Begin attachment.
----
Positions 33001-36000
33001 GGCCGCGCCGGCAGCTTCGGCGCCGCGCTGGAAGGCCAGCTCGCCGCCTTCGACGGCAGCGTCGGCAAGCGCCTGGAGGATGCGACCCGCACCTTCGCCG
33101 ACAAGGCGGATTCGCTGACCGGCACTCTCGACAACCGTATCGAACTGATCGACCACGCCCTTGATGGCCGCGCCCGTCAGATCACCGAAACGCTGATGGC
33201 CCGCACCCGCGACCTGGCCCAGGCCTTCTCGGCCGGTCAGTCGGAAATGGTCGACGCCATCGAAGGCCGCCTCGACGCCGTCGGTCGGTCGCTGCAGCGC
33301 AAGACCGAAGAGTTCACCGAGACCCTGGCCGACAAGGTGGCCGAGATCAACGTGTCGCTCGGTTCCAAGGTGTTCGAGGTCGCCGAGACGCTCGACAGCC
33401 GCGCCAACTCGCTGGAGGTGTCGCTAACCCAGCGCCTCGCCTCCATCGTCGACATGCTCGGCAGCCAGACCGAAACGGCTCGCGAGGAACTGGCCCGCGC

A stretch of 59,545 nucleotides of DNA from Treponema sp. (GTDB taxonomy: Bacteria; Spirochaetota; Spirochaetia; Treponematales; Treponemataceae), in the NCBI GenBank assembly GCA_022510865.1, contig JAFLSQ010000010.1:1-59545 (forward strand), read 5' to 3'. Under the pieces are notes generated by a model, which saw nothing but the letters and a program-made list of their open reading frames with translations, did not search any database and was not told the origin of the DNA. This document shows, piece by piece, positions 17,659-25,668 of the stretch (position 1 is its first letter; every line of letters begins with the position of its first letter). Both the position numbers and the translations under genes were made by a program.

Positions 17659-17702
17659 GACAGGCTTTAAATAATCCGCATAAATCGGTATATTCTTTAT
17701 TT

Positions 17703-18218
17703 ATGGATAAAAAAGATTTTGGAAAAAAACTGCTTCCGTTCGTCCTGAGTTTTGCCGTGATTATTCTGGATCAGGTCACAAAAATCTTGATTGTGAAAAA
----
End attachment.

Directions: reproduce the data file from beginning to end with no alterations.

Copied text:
Positions 33001-36000
33001 GGCCGCGCCGGCAGCTTCGGCGCCGCGCTGGAAGGCCAGCTCGCCGCCTTCGACGGCAGCGTCGGCAAGCGCCTGGAGGATGCGACCCGCACCTTCGCCG
33101 ACAAGGCGGATTCGCTGACCGGCACTCTCGACAACCGTATCGAACTGATCGACCACGCCCTTGATGGCCGCGCCCGTCAGATCACCGAAACGCTGATGGC
33201 CCGCACCCGCGACCTGGCCCAGGCCTTCTCGGCCGGTCAGTCGGAAATGGTCGACGCCATCGAAGGCCGCCTCGACGCCGTCGGTCGGTCGCTGCAGCGC
33301 AAGACCGAAGAGTTCACCGAGACCCTGGCCGACAAGGTGGCCGAGATCAACGTGTCGCTCGGTTCCAAGGTGTTCGAGGTCGCCGAGACGCTCGACAGCC
33401 GCGCCAACTCGCTGGAGGTGTCGCTAACCCAGCGCCTCGCCTCCATCGTCGACATGCTCGGCAGCCAGACCGAAACGGCTCGCGAGGAACTGGCCCGCGC

A stretch of 59,545 nucleotides of DNA from Treponema sp. (GTDB taxonomy: Bacteria; Spirochaetota; Spirochaetia; Treponematales; Treponemataceae), in the NCBI GenBank assembly GCA_022510865.1, contig JAFLSQ010000010.1:1-59545 (forward strand), read 5' to 3'. Under the pieces are notes generated by a model, which saw nothing but the letters and a program-made list of their open reading frames with translations, did not search any database and was not told the origin of the DNA. This document shows, piece by piece, positions 17,659-25,668 of the stretch (position 1 is its first letter; every line of letters begins with the position of its first letter). Both the position numbers and the translations under genes were made by a program.

Positions 17659-17702
17659 GACAGGCTTTAAATAATCCGCATAAATCGGTATATTCTTTAT
17701 TT

Positions 17703-18218
17703 ATGGATAAAAAAGATTTTGGAAAAAAACTGCTTCCGTTCGTCCTGAGTTTTGCCGTGATTATTCTGGATCAGGTCACAAAAATCTTGATTGTGAAAAA